Happy Birthday, Civil Rights Act!
Today, the Civil Rights Act turns 57!
On this day in 1964, LBJ signed the Civil Rights Act — the first federal law to ban discrimination on the basis of race, color, religion, sex, or national origin.
Because, yes, it took us 188 years to get around to doing that.
We still haven't lived up to the lofty goals the Civil Rights Act champions. But, today, the Civil Rights Act remains one of the most important laws in the country for protecting people's rights in their everyday lives. Along with the Voting Rights Act (which we are all watching flail helplessly after having been all-but murdered by the Supreme Court), the Civil Rights Act is one of the most successful pieces of legislation in American history. Even still, the Civil Rights Act is still what stops businesses from refusing to serve Black people, hire women, or speak to immigrants.
The sad truth is that we couldn't pass the Civil Rights Act today, even with Dems holding the presidency and both houses of Congress. When it got to the Senate, Joe Manchin and Kyrsten Sinema would say that "protecting the filibuster" was far more important than making sure their constituents have "rights."
In a way, the filibuster preventing civil rights legislation today is poetic. Because the filibuster almost killed the Civil Rights Act back in the '60s.
But finally, on July 2, 1964, the Senate was able to break the filibuster, and passed the Civil Rights Act with 73 yes votes. It was the first time in US history that the Senate was able to get a civil rights bill past the filibuster — a legacy that we are still dealing with today.
It's a sad fact that, even today, civil rights are politically unpopular. From voting to employment to just trying to live their lives, people of color, women, immigrants, religious minorities, and LGBTQ people, among others, deal with discrimination, harassment, and attacks. Here in 2021, just two percent of the LGBTQ population lives in a state that protects them from housing discrimination. Voting rights for people of color and poor people are under attack nationwide. And the Supreme Court thinks it's just fine for employers to refuse to give women reproductive healthcare.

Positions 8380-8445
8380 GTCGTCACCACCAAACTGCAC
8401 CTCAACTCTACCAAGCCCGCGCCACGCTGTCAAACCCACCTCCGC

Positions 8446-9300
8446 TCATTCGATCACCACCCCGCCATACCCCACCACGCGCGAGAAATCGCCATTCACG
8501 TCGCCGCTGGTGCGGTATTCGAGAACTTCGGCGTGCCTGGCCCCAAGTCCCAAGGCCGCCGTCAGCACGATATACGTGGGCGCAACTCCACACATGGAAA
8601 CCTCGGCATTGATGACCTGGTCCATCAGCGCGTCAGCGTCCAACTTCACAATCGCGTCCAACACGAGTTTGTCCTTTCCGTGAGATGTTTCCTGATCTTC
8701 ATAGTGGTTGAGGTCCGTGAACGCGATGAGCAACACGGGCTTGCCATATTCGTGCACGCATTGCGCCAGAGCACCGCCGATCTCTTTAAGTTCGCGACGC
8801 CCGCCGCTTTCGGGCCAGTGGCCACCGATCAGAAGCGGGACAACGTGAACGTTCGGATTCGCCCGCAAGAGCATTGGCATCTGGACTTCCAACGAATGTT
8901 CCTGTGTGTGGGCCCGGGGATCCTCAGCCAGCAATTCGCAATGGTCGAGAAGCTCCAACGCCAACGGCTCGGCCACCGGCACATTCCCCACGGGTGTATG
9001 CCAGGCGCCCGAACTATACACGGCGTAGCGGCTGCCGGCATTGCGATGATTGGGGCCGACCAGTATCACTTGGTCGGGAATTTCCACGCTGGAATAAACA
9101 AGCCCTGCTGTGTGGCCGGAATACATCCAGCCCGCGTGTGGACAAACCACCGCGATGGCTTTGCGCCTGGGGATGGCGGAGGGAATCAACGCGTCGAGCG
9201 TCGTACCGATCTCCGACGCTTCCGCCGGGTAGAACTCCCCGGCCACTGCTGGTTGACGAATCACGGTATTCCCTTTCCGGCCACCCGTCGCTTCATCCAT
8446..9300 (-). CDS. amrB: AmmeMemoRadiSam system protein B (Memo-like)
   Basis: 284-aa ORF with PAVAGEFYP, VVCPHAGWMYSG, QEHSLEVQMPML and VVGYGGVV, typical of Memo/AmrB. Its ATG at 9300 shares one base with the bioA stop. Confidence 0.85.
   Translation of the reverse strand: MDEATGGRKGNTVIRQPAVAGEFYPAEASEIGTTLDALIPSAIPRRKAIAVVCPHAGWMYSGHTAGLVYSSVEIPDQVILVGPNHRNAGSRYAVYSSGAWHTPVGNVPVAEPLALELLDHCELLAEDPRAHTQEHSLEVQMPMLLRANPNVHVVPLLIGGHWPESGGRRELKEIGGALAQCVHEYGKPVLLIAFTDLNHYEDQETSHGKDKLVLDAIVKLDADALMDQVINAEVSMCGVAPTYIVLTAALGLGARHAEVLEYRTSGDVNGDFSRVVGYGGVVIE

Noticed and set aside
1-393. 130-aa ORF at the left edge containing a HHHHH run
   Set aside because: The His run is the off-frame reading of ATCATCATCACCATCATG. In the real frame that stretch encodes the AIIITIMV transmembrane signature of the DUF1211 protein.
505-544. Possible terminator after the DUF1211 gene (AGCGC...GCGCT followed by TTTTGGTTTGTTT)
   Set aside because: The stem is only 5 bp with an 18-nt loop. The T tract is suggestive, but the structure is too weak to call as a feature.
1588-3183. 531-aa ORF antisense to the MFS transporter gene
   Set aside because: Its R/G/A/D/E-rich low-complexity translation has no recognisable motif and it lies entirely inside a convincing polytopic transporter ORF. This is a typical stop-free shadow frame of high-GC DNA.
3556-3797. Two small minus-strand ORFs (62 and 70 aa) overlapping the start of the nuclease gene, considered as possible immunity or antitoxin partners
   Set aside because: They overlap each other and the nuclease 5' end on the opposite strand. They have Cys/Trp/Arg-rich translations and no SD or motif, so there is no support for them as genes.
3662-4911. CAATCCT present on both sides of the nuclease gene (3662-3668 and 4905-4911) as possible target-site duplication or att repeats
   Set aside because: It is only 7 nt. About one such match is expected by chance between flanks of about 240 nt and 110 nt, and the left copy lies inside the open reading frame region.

Fun fact: Women weren't supposed to be included in the Civil Rights Act. Congressman Howard Smith, who introduced the amendment, joked about it on the House floor. As chronicled by The New Yorker,
Smith made his motion in a jocular spirit. He read a letter from a constituent who asked him to offer an additional amendment addressing the demographic imbalance between men and women—a "grave injustice" that abrogated the right of every woman to have a husband of her own. Emanuel Celler replied that he knew all about equality for women. He had been married for forty-nine years, he said, and he usually had the last two words: "Yes, dear." The jokes continued until [Congresswoman Martha] Griffiths got the floor. "If there had been any necessity to have pointed out that women were a second-class sex," she said, "the laughter would have proved it."
For years, even the newly created EEOC didn't take the CRA's prohibition against sex discrimination seriously. But now, 57 years later, it protects not only women, but also LGBTQ people from being discriminated against simply because of who they are.
Obviously, we still have a long way to go (the 2016 election, alone, is proof enough of that). Our civil rights are under attack on a daily basis, everywhere from local school board meetings to the United States Supreme Court. And I am absolutely terrified of where things are going. But today — just today! — let's not despair about everything terrible that is happening. Instead, let's look to the Civil Rights Act as both inspiration and motivation — and aspire to truly live up to its promise.
Thanks for 57 great years, Civil Rights Act. I hope we can protect you for many more decades to come.
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